With medical practices getting lots of pressure to sell out to larger entities—especially hospitals—it's a good time to stop and look at how much your practice might be worth if you put it on the market. This week we had the chance to ask some questions about how medical practices are valued of Sarah Montijo, MHA, practice consultant with the Halley Consulting Group.
Here's what she had to say.
HEALTHCARE DIVE: What factors do you evaluate when you initially consider making an offer to a medical practice?
SARAH MONTIJO: I would argue hospitals and health systems should be striving to only acquire practices with high patient satisfaction. If the public community ratings indicate the practice does not provide high clinical or service quality, the organization will really need to assess if the practice is a good fit with their organization, because a negative image of the practice could translate to a negative image of the health system once employed.
Many organizations will assess the payor mix of a practice when considering an acquisition during the due diligence phase. We always recommend that the hospital or health system complete a pro forma to project how the practice would perform financially once under the umbrella of the organization, so payor mix will come into play here. From a purchase price perspective, depending on the type of valuation, (asset approach, market based approach or income based approach), payor mix may be a factor in the purchase price, particularly with the income based approach.
It is important to note that hospitals and health systems should be consistent in the method they choose. If one acquisition is income based, one is market based and one is asset based, it could lead to scrutiny from the government.
Is there a formula for evaluating a practice's worth on a value per doctor basis? (In other words, is it necessarily the case that a 20-doctor practice is worth more than a 10-doctor practice?) Do you evaluate each doctor's worth case by case?
MONTIJO: Some valuation firms will include workforce in place in the asset approach. Thus the number of physicians will impact the physician workforce price. Physician specialty and how long they plan to continue practicing once acquired could also impact the price. If the physician plans to retire in 6 months, the physician workforce value will be decreased. Also, keep in mind that a higher number of physicians in the practice will likely drive a higher asset value—they'll have more equipment, furniture and the like.
How do you evaluate the value of advanced practice nurses and other non-doctor clinicians in the practice?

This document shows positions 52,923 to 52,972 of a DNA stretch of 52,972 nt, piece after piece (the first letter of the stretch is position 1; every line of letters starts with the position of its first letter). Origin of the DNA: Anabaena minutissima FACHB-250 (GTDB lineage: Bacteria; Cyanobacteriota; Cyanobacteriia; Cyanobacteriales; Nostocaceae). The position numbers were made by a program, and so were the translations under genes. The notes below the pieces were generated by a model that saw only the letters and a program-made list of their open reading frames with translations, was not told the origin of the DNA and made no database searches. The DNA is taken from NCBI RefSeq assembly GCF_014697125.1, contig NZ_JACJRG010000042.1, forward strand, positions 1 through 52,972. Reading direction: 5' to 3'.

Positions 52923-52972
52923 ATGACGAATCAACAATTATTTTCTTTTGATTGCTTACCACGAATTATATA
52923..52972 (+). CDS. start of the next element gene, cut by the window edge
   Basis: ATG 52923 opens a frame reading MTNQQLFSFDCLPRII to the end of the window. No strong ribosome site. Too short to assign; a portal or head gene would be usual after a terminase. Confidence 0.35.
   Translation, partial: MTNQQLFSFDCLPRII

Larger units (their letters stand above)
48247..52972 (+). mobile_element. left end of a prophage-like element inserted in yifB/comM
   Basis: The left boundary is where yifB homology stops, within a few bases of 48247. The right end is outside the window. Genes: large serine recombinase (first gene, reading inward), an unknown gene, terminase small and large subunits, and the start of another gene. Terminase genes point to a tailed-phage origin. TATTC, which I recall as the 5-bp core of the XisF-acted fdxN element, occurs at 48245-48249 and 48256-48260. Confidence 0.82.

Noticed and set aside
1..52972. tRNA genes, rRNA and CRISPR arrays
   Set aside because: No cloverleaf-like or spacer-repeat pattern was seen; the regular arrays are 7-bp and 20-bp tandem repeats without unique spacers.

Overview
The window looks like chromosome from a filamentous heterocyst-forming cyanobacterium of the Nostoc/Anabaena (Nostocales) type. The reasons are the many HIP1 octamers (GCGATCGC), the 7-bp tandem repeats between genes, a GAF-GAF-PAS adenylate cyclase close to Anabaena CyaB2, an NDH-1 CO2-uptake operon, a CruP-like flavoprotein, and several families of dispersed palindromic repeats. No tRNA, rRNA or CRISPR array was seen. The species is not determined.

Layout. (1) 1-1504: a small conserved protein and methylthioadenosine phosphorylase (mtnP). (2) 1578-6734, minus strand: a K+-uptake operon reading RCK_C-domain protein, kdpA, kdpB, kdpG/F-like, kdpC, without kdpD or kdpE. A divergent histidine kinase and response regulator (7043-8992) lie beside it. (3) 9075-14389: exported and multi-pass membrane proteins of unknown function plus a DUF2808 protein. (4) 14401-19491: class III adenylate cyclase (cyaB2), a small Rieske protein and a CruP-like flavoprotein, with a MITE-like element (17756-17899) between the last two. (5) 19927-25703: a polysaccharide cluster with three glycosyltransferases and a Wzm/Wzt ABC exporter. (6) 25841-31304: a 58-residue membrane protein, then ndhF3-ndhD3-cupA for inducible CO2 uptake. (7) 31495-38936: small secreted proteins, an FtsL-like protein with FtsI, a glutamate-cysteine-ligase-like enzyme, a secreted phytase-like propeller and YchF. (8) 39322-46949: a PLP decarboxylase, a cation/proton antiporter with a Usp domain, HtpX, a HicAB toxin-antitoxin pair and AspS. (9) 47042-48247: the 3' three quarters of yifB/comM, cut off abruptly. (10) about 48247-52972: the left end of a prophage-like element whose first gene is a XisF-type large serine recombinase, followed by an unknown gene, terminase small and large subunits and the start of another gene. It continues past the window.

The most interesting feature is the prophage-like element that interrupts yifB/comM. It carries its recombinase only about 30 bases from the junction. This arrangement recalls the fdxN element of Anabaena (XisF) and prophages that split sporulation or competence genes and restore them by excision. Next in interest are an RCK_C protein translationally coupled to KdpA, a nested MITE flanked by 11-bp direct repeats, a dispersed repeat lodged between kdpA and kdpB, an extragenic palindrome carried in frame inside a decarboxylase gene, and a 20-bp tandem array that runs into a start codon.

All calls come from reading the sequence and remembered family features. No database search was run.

MONTIJO: If the purchasing organization has decided on the asset approach and have decided to pay for workforce in place, than the value of the workforce is based on what it costs to recruit and train the same type of staff in the market. It is more difficult to recruit an advanced practice nurse than say a biller, so the "value" of that APN is higher.
What assets are the most attractive when considering an acquisition? Healthy "days in A/R" numbers? Ownership of property such as the medical office where the practice does business?
MONTIJO: This really depends on the strategy. The building (location, look of building, scope of services offered in the building (imaging, lab, and others) may be the driving factor for the acquisition. The size of the practice, meaning number of physicians and advanced practitioners may be the reason for the acquisition. The breadth of services the practice offers in its portfolio may key motivator for the acquisition—do they have multiple practice sites in areas we would like to be in, with a variety of specialists and services offered to meet the needs of the community.
We always recommend that organizations do not purchase the practice's A/R—that the practice continue to collect that on their own after the transition date. In addition, it has been my experience that hospitals and health systems do not purchase the physical space from the practice, but rather lease it from the practice with a term that is coterminous with the employment agreements.
Do you evaluate the practice's goodwill and other intangibles?
MONTIJO: While paying a practice for its goodwill was a very common thing in the past, those days are behind us. Stark and anti-kickback regulations make it very difficult to pay for the intangible assets of a practice.
What factors are likely to lower the offer?
MONTIJO: Many hospitals and health systems will engage a valuation firm to value the practice. The firm will conduct the valuation using one of the methods outlined above. Again, it is important for the organization to be consistent in their methodology, rather than having all three methods analyzed and picking the highest value each time. Depending on the method they chose, different things will impact the value, but not the offer. Once the valuation firm has issued their report, most organizations I have worked with make the offer at the value given in the report.
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